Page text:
However, if an employer fails to uphold their legal duties on workplace safety, it could cause an employee to become injured. Common types of accidents that might occur in the workplace might include:
- A slip, trip or fall;
- Hit by an object;
- Muscle strain while lifting;
- A fall due to poor lighting.
An employer has a legal duty to ensure the safety and well-being of their employees. To prevent an accident from occurring, there are measures, previously outlined by the HSE, that employers should carry out In addition to those steps, an employer should provide appropriate training and safety equipment. If you believe that your working environment is unsafe, then there are Trade Union representatives that could raise concerns to an employer on your behalf. In the event you are in a situation that presents an immediate or severe danger to your health and well-being, then you are legally allowed to exit that situation.
For more information regarding safety equipment in the workplace, please click here. Additionally, get in touch with us if you have questions regarding your accident at work employee rights.
If you were involved in an accident at work, then you might require time off to heal and recover. If your employer does not provide sick pay during your absence, then you could apply for Statutory Sick Pay (SSP). The amount of sick pay you receive will depend on your employer’s sick pay policy. For example, you could be eligible to receive so much, and your employer could top up this weekly fee with additional payments or benefits.
For more information regarding Statutory Sick Pay, please click here.
In addition to a personal injury claim against a negligent employer, you could have eligible grounds for Industrial Injuries Disablement Benefits (IIDB). In simple terms, IIDB applies to those that have become ill or disabled after an incident at work. There are some obstacles that could affect your eligibility, which include:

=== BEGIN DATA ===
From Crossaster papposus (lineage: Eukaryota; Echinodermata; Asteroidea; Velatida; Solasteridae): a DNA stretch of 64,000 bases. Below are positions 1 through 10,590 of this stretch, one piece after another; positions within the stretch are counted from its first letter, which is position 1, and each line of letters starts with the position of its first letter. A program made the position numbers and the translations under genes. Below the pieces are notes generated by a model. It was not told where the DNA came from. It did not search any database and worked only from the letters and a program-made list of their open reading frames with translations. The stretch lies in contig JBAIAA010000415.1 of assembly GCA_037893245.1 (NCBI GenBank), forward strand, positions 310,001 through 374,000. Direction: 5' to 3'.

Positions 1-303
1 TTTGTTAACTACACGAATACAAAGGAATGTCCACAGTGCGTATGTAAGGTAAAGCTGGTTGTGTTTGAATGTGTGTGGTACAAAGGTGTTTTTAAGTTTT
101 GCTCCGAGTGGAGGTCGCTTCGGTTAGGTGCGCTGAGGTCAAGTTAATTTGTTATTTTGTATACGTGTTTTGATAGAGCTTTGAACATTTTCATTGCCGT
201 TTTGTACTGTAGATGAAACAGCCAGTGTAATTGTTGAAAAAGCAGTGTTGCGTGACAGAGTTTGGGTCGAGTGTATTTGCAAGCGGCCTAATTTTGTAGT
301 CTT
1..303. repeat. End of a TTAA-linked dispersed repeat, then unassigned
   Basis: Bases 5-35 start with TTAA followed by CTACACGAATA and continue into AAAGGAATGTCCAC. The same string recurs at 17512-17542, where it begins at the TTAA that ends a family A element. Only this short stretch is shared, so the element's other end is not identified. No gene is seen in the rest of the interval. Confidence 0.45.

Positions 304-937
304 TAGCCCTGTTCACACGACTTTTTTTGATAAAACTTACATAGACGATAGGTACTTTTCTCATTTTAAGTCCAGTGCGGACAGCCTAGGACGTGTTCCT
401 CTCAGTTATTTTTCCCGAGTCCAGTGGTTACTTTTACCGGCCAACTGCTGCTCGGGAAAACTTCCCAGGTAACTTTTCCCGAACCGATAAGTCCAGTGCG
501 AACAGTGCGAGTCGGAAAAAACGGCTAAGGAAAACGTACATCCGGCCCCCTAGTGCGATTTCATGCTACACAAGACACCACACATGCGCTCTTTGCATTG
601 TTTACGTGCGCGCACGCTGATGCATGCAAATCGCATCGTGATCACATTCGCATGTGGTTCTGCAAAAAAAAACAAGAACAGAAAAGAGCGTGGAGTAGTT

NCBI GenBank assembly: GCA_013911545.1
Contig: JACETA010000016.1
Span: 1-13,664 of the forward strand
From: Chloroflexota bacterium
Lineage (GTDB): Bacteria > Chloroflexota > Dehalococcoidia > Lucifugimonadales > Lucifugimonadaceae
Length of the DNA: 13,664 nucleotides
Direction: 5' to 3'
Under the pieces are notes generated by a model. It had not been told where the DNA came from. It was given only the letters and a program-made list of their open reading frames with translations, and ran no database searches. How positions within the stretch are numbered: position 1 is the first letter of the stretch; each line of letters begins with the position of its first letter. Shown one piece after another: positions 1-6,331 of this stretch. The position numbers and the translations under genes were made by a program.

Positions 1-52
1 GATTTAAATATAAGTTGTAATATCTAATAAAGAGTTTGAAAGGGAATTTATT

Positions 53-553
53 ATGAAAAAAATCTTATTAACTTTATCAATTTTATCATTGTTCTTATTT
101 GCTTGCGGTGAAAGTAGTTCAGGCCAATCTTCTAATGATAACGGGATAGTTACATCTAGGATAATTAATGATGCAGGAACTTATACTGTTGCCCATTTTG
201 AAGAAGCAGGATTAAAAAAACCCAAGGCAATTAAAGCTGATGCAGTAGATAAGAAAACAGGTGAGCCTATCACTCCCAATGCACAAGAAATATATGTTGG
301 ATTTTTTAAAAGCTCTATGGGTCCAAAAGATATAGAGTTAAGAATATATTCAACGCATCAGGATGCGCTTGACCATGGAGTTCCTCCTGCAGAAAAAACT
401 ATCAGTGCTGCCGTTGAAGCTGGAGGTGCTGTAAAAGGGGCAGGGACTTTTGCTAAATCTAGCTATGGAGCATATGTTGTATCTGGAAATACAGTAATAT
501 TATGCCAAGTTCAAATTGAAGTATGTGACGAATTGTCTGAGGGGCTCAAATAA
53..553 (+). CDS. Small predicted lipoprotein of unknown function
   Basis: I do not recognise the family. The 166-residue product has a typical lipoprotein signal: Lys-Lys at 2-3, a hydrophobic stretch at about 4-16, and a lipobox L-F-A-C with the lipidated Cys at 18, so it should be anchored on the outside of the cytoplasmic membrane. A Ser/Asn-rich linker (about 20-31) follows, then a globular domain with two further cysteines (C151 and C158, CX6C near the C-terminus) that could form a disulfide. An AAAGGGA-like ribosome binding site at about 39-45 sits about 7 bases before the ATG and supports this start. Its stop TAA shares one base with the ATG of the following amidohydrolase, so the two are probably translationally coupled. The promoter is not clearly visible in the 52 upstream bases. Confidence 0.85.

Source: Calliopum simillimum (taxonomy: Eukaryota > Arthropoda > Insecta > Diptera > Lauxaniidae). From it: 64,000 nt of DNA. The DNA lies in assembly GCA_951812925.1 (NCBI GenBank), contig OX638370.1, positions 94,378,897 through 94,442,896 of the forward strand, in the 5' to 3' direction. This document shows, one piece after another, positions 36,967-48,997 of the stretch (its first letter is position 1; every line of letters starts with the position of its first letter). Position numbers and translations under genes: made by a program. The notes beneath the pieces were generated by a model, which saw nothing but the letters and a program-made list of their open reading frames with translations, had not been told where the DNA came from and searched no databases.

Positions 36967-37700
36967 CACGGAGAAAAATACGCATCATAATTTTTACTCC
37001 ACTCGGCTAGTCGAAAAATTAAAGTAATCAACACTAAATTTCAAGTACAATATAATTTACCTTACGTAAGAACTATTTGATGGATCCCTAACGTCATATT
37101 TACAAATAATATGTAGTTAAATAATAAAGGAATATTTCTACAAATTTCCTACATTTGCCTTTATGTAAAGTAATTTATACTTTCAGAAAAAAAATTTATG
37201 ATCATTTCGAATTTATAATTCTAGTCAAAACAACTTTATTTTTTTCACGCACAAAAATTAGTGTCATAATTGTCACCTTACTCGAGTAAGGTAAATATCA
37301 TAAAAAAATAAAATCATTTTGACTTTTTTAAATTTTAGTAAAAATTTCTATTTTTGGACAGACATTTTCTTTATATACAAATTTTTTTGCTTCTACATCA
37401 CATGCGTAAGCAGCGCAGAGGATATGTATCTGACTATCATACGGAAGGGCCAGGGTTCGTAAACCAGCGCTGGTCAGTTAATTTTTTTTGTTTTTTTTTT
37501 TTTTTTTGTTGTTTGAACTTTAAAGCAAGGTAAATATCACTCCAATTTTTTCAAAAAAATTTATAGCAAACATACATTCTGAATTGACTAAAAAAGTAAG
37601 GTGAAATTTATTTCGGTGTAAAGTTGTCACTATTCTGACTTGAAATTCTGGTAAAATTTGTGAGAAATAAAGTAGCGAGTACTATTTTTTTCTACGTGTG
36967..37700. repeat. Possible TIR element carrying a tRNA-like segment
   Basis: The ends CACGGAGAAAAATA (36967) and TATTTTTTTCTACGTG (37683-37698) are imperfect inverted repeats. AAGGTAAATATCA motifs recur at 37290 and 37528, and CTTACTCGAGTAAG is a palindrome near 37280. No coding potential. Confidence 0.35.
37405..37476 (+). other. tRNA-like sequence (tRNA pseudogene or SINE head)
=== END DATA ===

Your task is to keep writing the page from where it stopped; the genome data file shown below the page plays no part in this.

- You were involved in an approved training scheme, course or event when the incident occurred;
- The accident happened in England, Wales, or Scotland.
There are some cases where an employee could lose their position as a result of making a claim. This, however, would be treated as unfair dismissal and may expose an employer to further litigation. By law, an employer cannot fire you for making a claim. It is the reason why all employers must have employer’s liability insurance as set out in the Employers’ Liability (Compulsory Insurance) Act 1969. NI Direct have outlined some steps that could be useful to those that have been unfairly dismissed:
- Keep copies of any letters, emails, and conversations;
- You could be able to claim Job Seekers Allowance or Housing Benefit whilst searching for a new job role;
- You could get extra help with finding a job.
To discuss your accident at work employee rights further, get in touch with our team today.
As an agency worker, you might be wondering what legal rights you have after a workplace accident? Both temporary and agency workers could believe that they do not have the same legal rights as other employees, which isn’t the case. This misconception is primarily due to the fluctuation that is involved within agency and temp work.